Phnom Penh

Phnom Penh was our first stop in Cambodia, and after a long time in hostel dorms we decided to bankrupt ourselves and book a hotel room for three nights. A room with free Twinings tea, a fridge, no ants and scatter cushions, we didn’t know how to handle this new luxury. We began by sleeping for the rest of the day. That evening we headed to a nearby restaurant called Mok Mony, which I would recommend to anyone visiting Phnom Penh! The guy who runs it is super friendly and always busy as the restaurant is so popular. The food is really amazing, but if you happen to not like your order, it is replaced without charge and the unwanted food is kept for the local homeless at closing time. The owner also really helped us out a few days later when I wasn’t well; Blake went back to try and get us some takeaway curry and upon saying I was ill was sat down with a beer and given suggestions on what to order from the menu to best help my recovery. Back to the first night, however, we found some people to chat to at the hotel bar and after an hour moved to the speakeasy next door, disguised as a coca cola fridge next to the hotel entrance!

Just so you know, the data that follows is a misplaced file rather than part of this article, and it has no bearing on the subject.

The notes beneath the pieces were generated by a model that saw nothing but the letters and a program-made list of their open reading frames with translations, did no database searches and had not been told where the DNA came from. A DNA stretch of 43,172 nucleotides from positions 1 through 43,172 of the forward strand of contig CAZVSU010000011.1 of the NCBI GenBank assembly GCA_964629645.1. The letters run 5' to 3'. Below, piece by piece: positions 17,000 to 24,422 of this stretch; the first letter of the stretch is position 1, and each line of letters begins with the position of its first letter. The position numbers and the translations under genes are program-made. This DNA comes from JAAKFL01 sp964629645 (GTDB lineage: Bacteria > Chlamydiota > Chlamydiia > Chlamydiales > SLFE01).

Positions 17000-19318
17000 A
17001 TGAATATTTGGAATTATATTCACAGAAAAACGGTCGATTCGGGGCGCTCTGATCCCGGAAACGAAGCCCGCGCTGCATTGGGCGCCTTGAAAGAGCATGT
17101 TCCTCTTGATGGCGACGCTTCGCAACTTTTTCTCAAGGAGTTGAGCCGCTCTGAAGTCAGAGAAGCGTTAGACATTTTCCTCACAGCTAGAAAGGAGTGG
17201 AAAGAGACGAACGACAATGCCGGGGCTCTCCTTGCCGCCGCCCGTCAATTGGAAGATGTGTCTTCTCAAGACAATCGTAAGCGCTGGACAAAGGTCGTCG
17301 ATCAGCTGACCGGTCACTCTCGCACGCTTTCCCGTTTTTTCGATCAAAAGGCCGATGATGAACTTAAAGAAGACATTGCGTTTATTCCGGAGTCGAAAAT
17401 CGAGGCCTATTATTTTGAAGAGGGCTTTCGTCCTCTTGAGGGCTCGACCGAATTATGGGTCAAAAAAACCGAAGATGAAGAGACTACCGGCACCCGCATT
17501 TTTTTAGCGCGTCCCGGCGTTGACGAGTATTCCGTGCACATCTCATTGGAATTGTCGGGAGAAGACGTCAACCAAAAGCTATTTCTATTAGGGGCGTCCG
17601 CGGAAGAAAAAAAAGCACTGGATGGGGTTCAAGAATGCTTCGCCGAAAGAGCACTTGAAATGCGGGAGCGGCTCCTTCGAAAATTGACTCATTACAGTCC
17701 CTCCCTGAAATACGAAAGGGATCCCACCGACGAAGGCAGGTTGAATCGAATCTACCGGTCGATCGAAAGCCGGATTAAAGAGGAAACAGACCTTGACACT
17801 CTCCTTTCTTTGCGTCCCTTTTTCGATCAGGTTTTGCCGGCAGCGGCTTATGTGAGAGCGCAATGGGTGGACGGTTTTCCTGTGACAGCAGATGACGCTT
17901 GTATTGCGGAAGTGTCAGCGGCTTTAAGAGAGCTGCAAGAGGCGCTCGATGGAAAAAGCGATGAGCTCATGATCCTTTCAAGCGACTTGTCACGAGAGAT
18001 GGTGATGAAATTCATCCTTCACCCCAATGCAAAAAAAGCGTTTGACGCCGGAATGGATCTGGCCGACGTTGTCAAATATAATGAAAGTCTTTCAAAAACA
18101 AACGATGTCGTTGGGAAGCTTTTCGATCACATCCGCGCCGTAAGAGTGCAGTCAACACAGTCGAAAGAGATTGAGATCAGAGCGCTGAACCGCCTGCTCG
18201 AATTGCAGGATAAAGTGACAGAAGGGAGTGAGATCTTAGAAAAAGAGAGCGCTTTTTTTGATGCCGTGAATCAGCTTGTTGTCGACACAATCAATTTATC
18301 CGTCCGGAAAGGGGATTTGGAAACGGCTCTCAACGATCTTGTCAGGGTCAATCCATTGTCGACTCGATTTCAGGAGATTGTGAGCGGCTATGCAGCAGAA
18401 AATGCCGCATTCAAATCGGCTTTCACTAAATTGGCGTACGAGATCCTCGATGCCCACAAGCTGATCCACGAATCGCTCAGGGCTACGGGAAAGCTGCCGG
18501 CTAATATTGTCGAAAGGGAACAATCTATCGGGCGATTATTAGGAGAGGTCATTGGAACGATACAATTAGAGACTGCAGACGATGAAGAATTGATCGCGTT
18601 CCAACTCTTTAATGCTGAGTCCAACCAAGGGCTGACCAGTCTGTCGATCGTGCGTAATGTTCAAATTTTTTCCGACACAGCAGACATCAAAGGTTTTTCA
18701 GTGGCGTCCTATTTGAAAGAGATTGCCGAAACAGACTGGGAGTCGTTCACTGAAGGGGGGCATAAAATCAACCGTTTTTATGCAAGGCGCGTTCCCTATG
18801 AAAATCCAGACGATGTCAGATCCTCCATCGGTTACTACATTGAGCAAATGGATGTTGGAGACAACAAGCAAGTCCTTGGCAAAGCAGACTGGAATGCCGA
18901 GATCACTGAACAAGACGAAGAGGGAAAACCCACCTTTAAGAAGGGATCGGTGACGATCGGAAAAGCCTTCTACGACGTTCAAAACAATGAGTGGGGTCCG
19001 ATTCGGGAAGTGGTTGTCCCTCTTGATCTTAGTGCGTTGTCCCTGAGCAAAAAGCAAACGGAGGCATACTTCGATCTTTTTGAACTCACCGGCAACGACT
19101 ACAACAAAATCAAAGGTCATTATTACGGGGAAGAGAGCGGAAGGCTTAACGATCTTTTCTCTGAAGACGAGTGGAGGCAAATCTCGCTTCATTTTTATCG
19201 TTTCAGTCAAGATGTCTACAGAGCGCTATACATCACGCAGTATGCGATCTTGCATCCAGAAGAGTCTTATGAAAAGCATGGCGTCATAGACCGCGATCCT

On our first full day in Phnom Penh, we visited the Royal Palace complex and National Museum, both really interesting but it was boiling hot! 

The next day we took a tuk tuk to the Killing Fields, a short drive outside town. It was extremely moving and a very emotional exhibit – I don’t think even knowing the facts of history prepares you to hear about the horrendous crimes committed so recently in Cambodia’s past. The route and audio guide were fantastic and I value it as one of the best historical tours I’ve ever experienced. Taking pictures didn’t feel right in such an emotive environment, so instead I would urge just a few minutes reading about the Killing Fields for yourself. 

Back in town we visited the Genocide Museum, but by this time I was fully succumbing to my cold so shortly after we headed back to the hotel for some rest (and aforementioned curry). 

The next day we moved on to the lovely but quiet town of Kampot.


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